3 December 2000

O Christmas Tree

The Christmas tree in our apartment is almost completely my own work. Knowing the stories of the things on it is knowing me. Little things (the lights, tinsel, and bead garlands are all purple, so my favorite color should be obvious) and deeper ones.

One thing that would be seen after some inspection is that I value handmade work, the more intricate the better. There are at least a dozen ornaments I made myself, from the clothespin-and-paper angel from kindergarten, 22 years ago, to knitted bells of several colors to hugely detailed creations of sequins, beads, and ribbons, painstakingly pinned to a styrofoam ball. My mother does those also, and I have two of her constructions, as well as a pinecone painted silver that she or my aunt did as a child. A detailed snowflake of white drinking straws, which I bought from its Eastern European maker at a craft fair, and plastic canvas snowflakes made by some North Carolina crafter my grandmother encountered. And probably some of the others were assembled by unknown Asians or other laborers who got the same back pain I did.

Then there are the hand-me-downs -- at least four ornaments that used to be my great-aunt Bernardine's before she entered the nursing home; four that belonged to my Grandparents Lonon (given up because they have more than twice as many ornaments as could go on any tree that fits in their house); five or so from my late Grandmother Saunders; four that used to be on Mom's tree (as well as many she's bought for me). The ones from my childhood trees are especially important -- they include the tree-topper, a brown-haired, gold-winged angel in a red dress, holding her harp. Tree-toppers in the stores now are much flashier, but I like the angel who stands calmly where a person couldn't, ready with music.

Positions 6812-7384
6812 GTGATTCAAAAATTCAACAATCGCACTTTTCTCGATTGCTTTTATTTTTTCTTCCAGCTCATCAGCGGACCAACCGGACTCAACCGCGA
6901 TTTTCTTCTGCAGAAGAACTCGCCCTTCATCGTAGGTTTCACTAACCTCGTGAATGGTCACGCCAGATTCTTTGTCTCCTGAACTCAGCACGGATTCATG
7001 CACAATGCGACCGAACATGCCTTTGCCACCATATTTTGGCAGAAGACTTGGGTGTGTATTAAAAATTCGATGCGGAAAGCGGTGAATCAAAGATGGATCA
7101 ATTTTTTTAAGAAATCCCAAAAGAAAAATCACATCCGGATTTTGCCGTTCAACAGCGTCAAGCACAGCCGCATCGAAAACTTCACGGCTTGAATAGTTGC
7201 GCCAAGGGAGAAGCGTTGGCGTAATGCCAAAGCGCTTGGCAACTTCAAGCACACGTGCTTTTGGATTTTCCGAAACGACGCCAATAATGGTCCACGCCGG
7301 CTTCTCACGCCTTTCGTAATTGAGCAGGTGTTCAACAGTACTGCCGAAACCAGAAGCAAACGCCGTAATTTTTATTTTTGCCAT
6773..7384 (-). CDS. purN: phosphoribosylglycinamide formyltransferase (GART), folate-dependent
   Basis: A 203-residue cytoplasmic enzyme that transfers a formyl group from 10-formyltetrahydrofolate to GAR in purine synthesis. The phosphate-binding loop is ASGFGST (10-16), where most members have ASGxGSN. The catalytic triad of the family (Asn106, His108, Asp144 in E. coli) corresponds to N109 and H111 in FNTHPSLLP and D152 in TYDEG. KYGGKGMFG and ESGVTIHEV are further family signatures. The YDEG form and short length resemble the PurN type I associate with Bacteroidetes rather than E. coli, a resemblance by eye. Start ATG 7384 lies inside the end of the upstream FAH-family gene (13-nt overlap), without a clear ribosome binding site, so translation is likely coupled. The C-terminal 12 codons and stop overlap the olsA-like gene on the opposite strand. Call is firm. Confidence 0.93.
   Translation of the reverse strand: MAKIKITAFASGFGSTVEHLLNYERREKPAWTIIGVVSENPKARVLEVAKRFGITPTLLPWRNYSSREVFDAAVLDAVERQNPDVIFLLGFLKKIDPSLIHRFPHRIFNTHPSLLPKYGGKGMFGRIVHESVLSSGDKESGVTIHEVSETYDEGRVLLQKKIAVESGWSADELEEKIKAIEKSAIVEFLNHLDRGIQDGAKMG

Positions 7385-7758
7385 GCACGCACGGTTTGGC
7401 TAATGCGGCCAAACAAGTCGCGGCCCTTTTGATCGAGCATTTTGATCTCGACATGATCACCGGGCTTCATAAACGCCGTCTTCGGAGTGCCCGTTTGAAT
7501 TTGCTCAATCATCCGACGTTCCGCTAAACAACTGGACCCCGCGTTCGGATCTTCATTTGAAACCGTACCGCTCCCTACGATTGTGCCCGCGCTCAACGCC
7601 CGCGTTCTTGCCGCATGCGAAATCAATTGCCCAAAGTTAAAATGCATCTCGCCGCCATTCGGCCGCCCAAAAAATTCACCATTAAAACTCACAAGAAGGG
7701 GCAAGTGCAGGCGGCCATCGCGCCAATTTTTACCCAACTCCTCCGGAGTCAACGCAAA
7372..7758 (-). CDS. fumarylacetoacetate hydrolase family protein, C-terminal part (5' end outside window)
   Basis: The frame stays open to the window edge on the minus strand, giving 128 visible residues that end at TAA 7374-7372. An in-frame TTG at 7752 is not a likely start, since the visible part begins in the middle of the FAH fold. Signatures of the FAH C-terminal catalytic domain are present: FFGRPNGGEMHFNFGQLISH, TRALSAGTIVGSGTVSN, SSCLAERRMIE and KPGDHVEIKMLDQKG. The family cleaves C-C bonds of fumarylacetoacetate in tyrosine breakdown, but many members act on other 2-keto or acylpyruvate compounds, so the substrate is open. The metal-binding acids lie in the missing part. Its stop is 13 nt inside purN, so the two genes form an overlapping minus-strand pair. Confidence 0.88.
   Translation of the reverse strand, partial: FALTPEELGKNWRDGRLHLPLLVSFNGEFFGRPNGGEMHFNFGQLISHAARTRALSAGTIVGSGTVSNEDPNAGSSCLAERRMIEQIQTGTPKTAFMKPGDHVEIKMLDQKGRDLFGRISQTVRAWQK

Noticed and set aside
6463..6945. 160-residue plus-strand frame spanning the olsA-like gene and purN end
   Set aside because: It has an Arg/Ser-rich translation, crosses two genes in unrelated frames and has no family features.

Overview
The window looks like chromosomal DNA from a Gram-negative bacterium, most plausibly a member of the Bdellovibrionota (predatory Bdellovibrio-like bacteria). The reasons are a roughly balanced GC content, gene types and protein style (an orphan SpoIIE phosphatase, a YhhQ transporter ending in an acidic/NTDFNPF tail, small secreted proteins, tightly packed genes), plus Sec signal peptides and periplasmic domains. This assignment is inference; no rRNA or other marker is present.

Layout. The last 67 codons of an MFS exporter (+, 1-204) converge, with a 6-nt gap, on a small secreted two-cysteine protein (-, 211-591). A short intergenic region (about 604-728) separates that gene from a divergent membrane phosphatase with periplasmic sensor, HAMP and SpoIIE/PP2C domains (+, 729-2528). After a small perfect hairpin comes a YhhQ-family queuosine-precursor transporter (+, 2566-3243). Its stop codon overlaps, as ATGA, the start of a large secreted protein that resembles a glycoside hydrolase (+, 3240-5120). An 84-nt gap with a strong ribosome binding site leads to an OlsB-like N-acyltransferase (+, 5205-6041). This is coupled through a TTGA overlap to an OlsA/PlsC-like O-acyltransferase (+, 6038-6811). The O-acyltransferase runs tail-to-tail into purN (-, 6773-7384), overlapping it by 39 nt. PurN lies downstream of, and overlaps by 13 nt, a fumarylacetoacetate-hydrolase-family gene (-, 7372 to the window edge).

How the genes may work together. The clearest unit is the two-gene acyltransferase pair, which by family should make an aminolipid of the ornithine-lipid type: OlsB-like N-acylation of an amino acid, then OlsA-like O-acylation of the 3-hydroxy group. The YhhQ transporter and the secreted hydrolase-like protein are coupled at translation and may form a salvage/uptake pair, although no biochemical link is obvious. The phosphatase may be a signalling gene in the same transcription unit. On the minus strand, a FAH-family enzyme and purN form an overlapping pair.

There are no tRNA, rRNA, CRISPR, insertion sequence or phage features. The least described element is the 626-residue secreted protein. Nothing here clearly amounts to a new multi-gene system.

But I'm a pop-culture junkie too, and the tree shows it -- glass balls with the Jimi Hendrix Experience, Janis Joplin, Jim Morrison and South Park's Kenny. Figurings of the Powerpuff Girls' Buttercup opening a present, her face lit up with joy, or the Brain standing on Pinky's shoulders trying to wrap a Santa robe around them both. Gold cardboard cutouts of Peanuts characters -- my favorite depicts Charlie Brown's head with an ornament hanger at its top.

And then there are the others: miniature ballet slippers and a tiny model chandelier; sequined hearts and a flying saucer; garlands made of Mardi Gras beads (actually from Tampa's Guavaween) looped together. Putting it all up feels like an accomplishment, my own work of art. In a month it will be commonplace, but this night I finished decorating, with the soundtrack to A Charlie Brown Christmas in the background, is probably more special than Christmas Eve or Christmas Day themselves. This is my celebration.

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